As we discussed on the phone, one short post in the middle of a run of guardrail should not need any other treatment. In order to be safe, you should consider nesting the W-beam for 25 ft over this region.

I noticed that there is a curb all along this section. The current recommended treatment for curbs is to incorporate nested rail throughout the entire area where there is a curb.



Temporary Concrete Barrier LON

Question
State: KS
Date: 03-09-2005

Do you have any guidance on appropriate LON for temp. concrete safety barrier. We typically use the RDG guidelines which seems excessive. Would this be a good candidate for a pooled fund project?



Response
Date: 03-15-2005
There are really two related issues at work when we look at the LON for PCB installations. First, there is the amount of barrier required to effectively shield the hazard. This is specified by the RDG. Dr. Sicking came up with some more reasonable guidelines for LON in the past and we feel very comfortable with these as well. The second issue deals with the beginning of the LON for PCB's. Because PCB's do not have a standard end termination with anchorage, it is difficult to determine where safe redirection of impacting vehicles begins. However, we can make some suggestions based on past testing and experience. FLDOT requested recommendations on this issue earlier this year and I have copied our response to them below. Basically, these recommendations layout the number of barriers needed to effectively redirect a vehicle impacting at the beginning of the LON.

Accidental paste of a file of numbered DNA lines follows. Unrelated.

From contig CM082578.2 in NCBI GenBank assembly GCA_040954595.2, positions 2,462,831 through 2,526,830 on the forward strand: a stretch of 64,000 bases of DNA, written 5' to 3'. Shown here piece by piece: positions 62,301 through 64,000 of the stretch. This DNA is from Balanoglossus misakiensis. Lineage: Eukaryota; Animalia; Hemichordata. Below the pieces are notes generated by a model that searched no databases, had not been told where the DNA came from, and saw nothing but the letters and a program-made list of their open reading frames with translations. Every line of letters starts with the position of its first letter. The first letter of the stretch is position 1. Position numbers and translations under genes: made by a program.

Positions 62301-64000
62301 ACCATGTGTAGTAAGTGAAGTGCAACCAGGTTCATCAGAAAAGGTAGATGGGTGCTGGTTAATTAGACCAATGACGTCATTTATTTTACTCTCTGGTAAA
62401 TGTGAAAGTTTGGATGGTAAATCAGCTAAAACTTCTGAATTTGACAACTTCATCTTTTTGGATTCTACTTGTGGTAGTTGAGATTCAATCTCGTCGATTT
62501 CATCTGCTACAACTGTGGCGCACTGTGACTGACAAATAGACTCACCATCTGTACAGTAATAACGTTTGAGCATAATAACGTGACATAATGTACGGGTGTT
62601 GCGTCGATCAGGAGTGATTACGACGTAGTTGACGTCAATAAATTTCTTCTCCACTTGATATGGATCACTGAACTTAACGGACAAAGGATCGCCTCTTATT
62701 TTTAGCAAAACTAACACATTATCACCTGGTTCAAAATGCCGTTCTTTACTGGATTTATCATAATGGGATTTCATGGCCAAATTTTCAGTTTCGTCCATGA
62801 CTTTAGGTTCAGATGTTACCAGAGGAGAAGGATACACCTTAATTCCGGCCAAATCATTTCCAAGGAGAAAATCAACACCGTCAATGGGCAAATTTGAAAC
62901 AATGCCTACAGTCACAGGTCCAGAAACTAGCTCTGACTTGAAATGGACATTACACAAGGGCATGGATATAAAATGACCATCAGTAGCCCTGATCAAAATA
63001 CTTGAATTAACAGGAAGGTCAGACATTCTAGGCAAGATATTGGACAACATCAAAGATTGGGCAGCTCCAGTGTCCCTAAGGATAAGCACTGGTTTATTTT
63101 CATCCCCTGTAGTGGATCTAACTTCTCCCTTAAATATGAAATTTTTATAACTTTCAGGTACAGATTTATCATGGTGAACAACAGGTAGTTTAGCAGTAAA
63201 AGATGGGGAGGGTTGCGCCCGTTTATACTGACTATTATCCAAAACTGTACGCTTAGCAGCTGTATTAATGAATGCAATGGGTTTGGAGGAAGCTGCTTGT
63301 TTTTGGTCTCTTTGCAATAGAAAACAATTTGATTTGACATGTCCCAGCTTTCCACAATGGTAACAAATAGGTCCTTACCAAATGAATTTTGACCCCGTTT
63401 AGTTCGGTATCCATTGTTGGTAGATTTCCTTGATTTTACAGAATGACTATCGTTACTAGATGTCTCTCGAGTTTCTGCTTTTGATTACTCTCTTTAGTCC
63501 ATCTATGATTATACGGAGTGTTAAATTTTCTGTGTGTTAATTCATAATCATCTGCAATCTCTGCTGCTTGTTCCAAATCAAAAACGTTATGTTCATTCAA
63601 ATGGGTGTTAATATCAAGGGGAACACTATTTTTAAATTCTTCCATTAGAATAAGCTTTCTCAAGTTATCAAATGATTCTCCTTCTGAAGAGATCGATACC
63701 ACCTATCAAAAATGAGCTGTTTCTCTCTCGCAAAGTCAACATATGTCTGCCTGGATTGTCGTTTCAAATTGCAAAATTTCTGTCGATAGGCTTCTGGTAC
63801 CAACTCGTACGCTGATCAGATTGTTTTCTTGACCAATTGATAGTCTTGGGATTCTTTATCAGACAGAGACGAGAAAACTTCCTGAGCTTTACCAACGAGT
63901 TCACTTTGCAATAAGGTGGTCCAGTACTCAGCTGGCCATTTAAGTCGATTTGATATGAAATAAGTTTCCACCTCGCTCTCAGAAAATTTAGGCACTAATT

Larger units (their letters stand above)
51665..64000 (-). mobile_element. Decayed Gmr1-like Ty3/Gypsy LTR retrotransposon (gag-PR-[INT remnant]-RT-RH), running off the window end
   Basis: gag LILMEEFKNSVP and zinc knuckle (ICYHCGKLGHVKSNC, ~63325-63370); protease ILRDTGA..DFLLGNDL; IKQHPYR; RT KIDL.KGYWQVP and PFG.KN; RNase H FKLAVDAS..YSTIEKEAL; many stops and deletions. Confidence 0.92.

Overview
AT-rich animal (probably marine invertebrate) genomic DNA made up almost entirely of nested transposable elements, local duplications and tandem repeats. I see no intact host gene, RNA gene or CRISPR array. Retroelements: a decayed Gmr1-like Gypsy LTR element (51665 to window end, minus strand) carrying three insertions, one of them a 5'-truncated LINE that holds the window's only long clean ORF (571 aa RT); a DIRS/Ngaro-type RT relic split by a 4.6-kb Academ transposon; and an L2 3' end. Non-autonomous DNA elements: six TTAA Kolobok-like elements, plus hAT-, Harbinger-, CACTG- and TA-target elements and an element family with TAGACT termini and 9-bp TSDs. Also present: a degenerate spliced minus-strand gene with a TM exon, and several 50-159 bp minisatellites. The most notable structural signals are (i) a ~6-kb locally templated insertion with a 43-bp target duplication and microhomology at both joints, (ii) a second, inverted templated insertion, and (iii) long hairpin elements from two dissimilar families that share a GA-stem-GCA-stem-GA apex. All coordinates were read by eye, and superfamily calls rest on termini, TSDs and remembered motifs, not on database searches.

Therefore, the answer to you LON for PCB questions is that the basic LON can be determined by either the RDG or Dr. Sicking's LON recommendations. Then it becomes necessary to install a number of barriers upstream of the beginning of LON in order to insure effective redirection along the entire LON. Our best recommendations for these upstream barriers are given in the email to FLDOT below.


This has been a big issue for a while now and there is no well researched effective answer. These issues could possibly be resolved through further research and testing to determine a more exact number of barriers for both the LON and the barriers upstream of the LON. The best solution for this problem would be the development of an effective anchorage and end termination for PCB's. This would provide safe termination of the barriers and would allow us to more accurately determine the LON in a manner similar to the guardrail recommendations.


I do believe that this would make an excellent pooled fund project. It is a question that needs to be answered for many state DOT installations. Dean has suggested this as a possible topic for this years pooled fund meeting. I would recommend discussing this issue with some of the other states to get their support. I do know that FLDOT has expressed a great deal of interest in this topic and might be willing to contribute if necessary.